Flour the surface lightly again and use a rolling pin to roll out the dough to about ⅛-¼ inch thickness.

Use a cookie cutter to cut the dough into 3- to 4-inch circles. Gather the scraps and roll them out again and repeat making circles until you have 24-36 (depending on the thickness and size of circles).

Place about a teaspoon of filling into the center of one circle (this is your “test” cookie. Too much filling will make the hamentashen break open or ooze filling). Fold the dough over the filling, overlapping the edges to make a triangle (Do not pinch the edges together.) A bit of filling should be visible. Press down on the edges to seal.

Place the “test” hamantashen on the baking sheet and bake for 20 minutes or until golden.

If the size and amount of filling are all correct, continue making hamentashen using the same amount of filling. If it oozes, use less filling.

Makes 24-36 hamentashen.

Hamentashen Recipes
via iStock

Onion and Poppy Hamentashen

2 cups flour
1 Tbsp. sugar
1 tsp.  baking powder
1 tsp. kosher salt
½ cup butter (1 stick), cold and cut into pieces
1 large egg yolk (save the white in a small bowl)
Ice water, as needed

2 Tbsp. extra-virgin olive oil
1 large onion, halved and very thinly sliced (about 2 cup of onions)
2 Tbsp. chopped fresh garlic
1 tsp. brown sugar
Salt and pepper to taste
2 Tbsp. poppy seeds

Make the dough: Combine the flour, sugar, baking powder and salt in the bowl of a food processor. Pulse 3 times. Add the butter and pulse until crumbs form. Add the egg yolk and pulse twice again. With the motor running, quickly add 2 to 3 tablespoons (or more) of ice water, if needed, to form a soft dough. Wrap the dough in plastic wrap and chill while you make the filling.

Make the filling: Heat the oil in a large nonstick pan over medium heat. Add the onion, garlic and sugar and cook, stirring occasionally, until the onions are caramelized, about 20 minutes. Stir in the poppy seeds and season to taste with salt and pepper. Remove from heat and allow to cool.

Preheat oven to 350°F. Line one or two rimmed baking sheets with parchment. Set aside.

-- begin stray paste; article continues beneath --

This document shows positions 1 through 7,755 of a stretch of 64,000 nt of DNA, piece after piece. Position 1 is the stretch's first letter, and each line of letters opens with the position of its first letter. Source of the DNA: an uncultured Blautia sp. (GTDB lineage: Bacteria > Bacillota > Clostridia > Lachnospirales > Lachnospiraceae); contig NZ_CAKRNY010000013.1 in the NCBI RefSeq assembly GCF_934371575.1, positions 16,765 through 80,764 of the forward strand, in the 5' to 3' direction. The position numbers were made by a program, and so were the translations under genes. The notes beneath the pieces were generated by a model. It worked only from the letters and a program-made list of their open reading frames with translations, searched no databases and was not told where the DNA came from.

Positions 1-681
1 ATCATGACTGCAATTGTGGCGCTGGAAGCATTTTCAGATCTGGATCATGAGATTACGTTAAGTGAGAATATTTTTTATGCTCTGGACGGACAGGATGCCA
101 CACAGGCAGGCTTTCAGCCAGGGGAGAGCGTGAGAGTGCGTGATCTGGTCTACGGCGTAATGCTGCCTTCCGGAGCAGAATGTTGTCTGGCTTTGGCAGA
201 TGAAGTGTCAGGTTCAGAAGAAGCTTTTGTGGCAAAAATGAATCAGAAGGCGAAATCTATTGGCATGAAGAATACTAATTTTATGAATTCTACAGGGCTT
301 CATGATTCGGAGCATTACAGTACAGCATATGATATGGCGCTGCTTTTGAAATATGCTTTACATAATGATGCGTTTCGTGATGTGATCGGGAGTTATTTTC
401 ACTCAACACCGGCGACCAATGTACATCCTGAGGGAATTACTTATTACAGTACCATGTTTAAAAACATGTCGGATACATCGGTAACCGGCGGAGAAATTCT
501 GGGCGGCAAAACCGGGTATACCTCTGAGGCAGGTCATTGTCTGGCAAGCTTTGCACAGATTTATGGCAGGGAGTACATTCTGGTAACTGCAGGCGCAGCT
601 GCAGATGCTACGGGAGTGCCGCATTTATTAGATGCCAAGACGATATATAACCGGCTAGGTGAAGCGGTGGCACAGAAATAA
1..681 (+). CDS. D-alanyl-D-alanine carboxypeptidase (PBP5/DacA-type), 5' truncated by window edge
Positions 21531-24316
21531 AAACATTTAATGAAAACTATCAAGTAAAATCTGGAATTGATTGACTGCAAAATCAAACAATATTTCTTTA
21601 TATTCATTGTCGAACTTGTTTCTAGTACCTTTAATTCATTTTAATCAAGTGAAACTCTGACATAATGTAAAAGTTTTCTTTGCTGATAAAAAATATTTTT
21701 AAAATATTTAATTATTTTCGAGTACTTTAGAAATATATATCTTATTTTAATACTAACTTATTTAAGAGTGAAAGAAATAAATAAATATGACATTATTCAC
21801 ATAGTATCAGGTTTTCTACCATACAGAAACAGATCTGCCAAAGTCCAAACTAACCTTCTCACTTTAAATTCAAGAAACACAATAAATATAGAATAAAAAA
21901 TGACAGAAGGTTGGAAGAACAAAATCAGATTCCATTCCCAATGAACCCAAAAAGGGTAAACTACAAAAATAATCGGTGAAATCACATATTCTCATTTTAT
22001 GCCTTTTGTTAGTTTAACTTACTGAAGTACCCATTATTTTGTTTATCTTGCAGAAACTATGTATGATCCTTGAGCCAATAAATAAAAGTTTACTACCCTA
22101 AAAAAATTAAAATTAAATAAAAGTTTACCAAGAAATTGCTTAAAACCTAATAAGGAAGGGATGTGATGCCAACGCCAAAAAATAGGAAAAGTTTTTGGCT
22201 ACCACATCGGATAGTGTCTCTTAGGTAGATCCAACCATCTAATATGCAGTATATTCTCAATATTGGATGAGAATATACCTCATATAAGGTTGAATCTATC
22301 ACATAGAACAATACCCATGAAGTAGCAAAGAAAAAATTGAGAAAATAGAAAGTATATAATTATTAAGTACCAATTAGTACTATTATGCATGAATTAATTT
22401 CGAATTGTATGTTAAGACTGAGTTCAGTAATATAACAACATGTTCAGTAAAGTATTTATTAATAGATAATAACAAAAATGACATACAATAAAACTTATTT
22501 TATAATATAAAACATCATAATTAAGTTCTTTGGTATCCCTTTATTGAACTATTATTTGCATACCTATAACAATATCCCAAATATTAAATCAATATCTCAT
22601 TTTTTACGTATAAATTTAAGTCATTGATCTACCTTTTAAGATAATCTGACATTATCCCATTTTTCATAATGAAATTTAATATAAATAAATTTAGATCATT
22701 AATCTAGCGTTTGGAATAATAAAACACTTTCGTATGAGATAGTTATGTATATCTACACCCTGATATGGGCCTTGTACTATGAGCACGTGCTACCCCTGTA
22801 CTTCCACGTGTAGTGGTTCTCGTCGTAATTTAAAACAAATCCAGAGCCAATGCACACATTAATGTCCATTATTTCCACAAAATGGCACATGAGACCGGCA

Remove the dough from the fridge to a lightly floured surface. Roll out until ⅛-inch thick.

Cut the dough into 3-inch rounds. Top each round with a heaping teaspoon of the cooled onion mixture. Working with one round at a time, dip a finger into the egg white and moisten the edges of the dough surrounding the filling.

Fold up 3 sides of the round to form a triangle, partly covering the filling with the dough, and pinch the dough firmly at all 3 tips of the triangle. Transfer to the parchment-lined baking sheets and repeat to make about 24 hamentashen.

Bake until golden and serve warm or room temperature.

Spinach and Feta Triangles

2 sheets puff pastry
1 beaten egg
Sesame seeds

1 tsp. kosher salt
2 packages frozen chopped spinach, thawed and drained very well
2 large eggs
1 cup finely chopped onions
¼ cup cream cheese
1 cup crumbled feta cheese
Salt and pepper to taste

Defrost the puff pastry according to the instructions on the package.

Combine all filling ingredients in a large bowl and mix well. Set aside.

Use a 3-inch round cookie cutter to cut the dough into circles.

Brush the circle with the beaten egg. Place a generous teaspoon of filling in the center and then overlap the dough to fold in the three sides toward the middle to form a triangle.

Press the three sides together very tightly and arrange on the prepared cookie sheets.

Brush pastries with the remaining beaten egg and sprinkle the sesame seeds on top and on the sides.

Bake for 25-30 minutes or until golden. Serve hot, warm or at room temperature.